Australian Open 2015: Andy Murray marches into fourth round with win over Joao Sousa on same day Roger Federer suffers shock exit

Murray saw off the challenge of Portugal's Joao Sousa with a 6-1 6-1 7-5 victory

Click to follow

Andy Murray was given the toughest of draws here at the Australian Open but after three rounds his task is looking much less daunting than it was. While the 27-year-old Scot coasted into the fourth round with his third successive straight-sets victory, beating Portugal’s Joao Sousa 6-1, 6-1, 7-5, the defeat of Roger Federer removed one of the biggest threats from his section of the draw.

Federer, who was seeded to meet Murray in the quarter-finals, was beaten 6-4, 7-6, 4-6, 7-6 by Italy’s Andreas Seppi. It ended the world No 2’s run of 14 consecutive appearances in the fourth round and 11 successive runs to the semi-finals. Seppi, the world No 46, had lost all 10 of their previous meetings.

While the 30-year-old Italian will go on to meet the winner of today’s later match between Nick Kyrgios and Malek Jaziri, Murray faces a fourth-round confrontation with Grigor Dimitrov, the man who beat him in the quarter-finals at Wimbledon last summer. Dimitrov, the world No 11, made heavy weather of his third-round meeting with Marcos Baghdatis, eventually winning 4-6, 6-3, 3-6, 6-3, 6-3 after three and a half hours.

Although Federer won the Brisbane title in his warm-up tournament – and claimed the 1,000th match win of his career in the process – the Swiss had looked below his best in his opening match, when he dropped a set to another Italian, Simone Bolelli.


Seppi, who has never played in a Grand Slam quarter-final, deservedly took the first set and served for the second at 5-4 after a horrible mistake by Federer, who left an easy ball which then hit the line. When Federer broke back for 5-5 with a stroke of luck, his shot toppling on to Seppi’s side of the court after hitting the top of the net, it seemed that the tide might have turned, but from 4-5 down in the tie-break the Italian won three points in a row.

Federer made an early break to take the third set before the fourth went to a tie-break. Federer went 5-4 up with a majestic backhand pass winner and had two points on his own serve to take the set, but a missed backhand and an inside-out forehand winner by Seppi took the Italian to match point. He converted it immediately with a forehand winner down the line.

“I just tried to enjoy playing on centre court again,” Seppi said in a courtside interview after the match. “It's not often you get the chance to play on centre court. I just tried to play my best and I did because I was playing Roger. You never feel comfortable playing against Roger, but I was focusing on my service game. I didn't have many chances on his serve.”

Murray, meanwhile, is through to the fourth round here for the seventh year in a row. The emphatic win over Sousa was his 36th at the Australian Open. Of currently active players, only Federer, Rafael Nadal and Novak Djokovic have won more matches here.

Murray will face Grigor Dimitrov in the quarter-finals

The Scot had not dropped a set in his three previous meetings with Sousa and never looked in danger of doing so here. The 25-year-old Portuguese is a good athlete who chases down many shots, but he did not have the weapons to trouble his opponent.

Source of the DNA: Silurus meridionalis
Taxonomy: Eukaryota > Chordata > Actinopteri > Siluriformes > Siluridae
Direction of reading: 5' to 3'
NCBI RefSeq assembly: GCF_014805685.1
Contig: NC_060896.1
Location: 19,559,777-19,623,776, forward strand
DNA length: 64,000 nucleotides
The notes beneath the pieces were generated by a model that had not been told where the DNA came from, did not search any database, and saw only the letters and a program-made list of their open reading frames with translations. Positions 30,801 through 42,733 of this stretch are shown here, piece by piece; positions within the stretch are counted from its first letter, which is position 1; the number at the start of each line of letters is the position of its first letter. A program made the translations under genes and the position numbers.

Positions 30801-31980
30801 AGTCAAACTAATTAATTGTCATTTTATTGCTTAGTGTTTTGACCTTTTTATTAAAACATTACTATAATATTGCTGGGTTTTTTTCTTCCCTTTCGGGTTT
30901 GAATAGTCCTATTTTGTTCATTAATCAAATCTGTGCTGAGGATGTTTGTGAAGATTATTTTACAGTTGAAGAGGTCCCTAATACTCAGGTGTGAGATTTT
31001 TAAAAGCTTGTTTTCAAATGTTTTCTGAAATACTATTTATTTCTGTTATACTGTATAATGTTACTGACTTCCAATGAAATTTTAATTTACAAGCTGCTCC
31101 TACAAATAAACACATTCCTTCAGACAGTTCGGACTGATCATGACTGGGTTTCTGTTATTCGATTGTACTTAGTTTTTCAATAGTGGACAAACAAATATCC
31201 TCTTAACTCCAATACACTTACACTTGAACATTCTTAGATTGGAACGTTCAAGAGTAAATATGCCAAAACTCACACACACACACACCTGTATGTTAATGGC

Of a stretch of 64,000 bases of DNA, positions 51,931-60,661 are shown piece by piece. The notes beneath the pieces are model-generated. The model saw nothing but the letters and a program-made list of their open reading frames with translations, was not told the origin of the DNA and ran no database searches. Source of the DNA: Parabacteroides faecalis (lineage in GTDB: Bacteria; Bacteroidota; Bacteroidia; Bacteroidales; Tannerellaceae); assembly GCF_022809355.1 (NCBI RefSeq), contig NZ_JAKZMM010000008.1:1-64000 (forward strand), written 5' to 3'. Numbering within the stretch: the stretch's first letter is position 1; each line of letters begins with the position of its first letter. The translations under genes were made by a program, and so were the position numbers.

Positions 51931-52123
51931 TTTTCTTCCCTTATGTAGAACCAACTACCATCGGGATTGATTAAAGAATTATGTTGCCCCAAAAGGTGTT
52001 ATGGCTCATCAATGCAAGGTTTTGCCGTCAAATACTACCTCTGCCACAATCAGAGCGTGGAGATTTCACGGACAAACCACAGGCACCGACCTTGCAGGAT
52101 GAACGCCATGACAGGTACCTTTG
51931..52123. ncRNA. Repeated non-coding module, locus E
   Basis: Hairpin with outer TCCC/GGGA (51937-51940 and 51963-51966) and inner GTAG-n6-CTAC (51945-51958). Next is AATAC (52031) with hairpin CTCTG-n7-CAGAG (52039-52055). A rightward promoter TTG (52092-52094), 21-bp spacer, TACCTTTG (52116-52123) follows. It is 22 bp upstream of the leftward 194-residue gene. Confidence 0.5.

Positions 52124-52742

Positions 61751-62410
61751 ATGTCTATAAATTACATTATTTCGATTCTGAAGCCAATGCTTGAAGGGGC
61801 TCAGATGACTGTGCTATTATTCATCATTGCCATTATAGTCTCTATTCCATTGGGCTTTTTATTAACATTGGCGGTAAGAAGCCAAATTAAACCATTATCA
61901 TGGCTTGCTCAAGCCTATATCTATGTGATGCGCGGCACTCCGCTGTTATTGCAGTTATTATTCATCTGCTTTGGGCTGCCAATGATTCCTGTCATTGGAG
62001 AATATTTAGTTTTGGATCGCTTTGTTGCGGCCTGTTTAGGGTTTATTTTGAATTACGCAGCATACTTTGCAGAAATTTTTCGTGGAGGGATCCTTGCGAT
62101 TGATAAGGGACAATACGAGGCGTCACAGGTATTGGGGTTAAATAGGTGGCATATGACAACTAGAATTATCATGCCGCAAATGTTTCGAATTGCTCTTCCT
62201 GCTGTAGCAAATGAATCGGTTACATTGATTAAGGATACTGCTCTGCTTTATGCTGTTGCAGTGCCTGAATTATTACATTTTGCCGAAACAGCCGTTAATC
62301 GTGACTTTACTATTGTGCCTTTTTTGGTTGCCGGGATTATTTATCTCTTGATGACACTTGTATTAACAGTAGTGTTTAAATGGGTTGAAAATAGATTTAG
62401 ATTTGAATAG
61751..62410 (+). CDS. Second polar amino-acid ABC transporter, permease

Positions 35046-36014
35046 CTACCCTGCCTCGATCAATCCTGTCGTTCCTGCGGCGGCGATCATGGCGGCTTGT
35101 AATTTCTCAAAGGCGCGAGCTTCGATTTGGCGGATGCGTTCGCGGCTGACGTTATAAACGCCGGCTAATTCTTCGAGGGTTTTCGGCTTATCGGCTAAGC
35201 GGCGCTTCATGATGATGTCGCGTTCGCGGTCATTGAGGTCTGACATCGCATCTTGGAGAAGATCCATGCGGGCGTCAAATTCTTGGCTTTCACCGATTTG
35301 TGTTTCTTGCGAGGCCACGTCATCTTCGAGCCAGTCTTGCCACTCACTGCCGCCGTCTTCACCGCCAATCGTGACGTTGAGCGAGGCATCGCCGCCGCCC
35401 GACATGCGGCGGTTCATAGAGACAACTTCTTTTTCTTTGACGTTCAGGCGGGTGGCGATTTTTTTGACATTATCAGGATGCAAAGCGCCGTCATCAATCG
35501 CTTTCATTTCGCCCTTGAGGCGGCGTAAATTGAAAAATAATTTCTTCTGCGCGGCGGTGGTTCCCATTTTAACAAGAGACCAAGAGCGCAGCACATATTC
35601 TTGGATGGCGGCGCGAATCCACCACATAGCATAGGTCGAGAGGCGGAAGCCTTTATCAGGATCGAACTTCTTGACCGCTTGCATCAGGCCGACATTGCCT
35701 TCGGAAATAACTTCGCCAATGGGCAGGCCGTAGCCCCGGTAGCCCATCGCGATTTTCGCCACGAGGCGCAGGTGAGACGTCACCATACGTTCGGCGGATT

Murray hit the ball beautifully from the back of the court. His thumping forehands and backhands drove Sousa into the corners and denied him time, forcing the world No 55 into errors or into hitting the ball short.

Sousa, who has never gone beyond the third round of a Grand Slam tournament, had a break point in the third game, but from that moment onwards Murray took control. Two breaks of serve helped him take the first set in just 31 minutes and from 1-1 in the second he won five games in a row. Midway through the second set Sousa had treatment for what appeared to be problems with his right knee and hip.

Murray went 4-1 up in the third set, upon which Sousa finally found some form. The Portuguese levelled at 4-4 and saved two match points when he served at 4-5. Two games later, however, he hit a lob beyond the baseline to give Murray victory.

Kim Sears can barely watch on as Murray battles Sousa

“I was up two sets and 4-1 and Joao came back into it,” Murray said in a courtside interview at the end. “We played some very good points towards the end of the match. He competed very well. He always does. He made it difficult for me at the end. But it was a good match.”

Asked how his body was feeling, Murray said: “Pretty good. I’ve played three quite quick matches, which helps. With each round you expect that the matches will get a bit longer and a little bit tougher on the body. So if you can conserve as much energy as possible that’s always good.”

When it was pointed out to him that he had been runner-up here on three occasions, Murray said: “I’ve lost to some good players in the final. I lost to Roger and to Novak a couple of times. I’ve had some tough losses in the final but I’ve always played some of my best tennis here.”

Sousa was unable to trouble Murray as he lost in straight sets

Jamie Murray, Andy’s brother, and his Australian partner John Peers reached the third round of the doubles by beating the local pair of Omar Jasika and John-Patrick Smith 6-2, 6-3. Murray and Peers have started the year well, having already won the title in Brisbane.

“I think we both made quite a few improvements in the off-season,” Murray said. “That showed in the way we played in Brisbane as well and in the first two matches here. We’re happy, we’re feeling good about where our games are at and we’re looking forward to the next round.”

Heather Watson and her Russian partner, Alexandra Panova, went out of the women’s doubles, losing 6-0, 6-2 to Alla Kudryavtseva and Anastasia Pavlyuchenkova.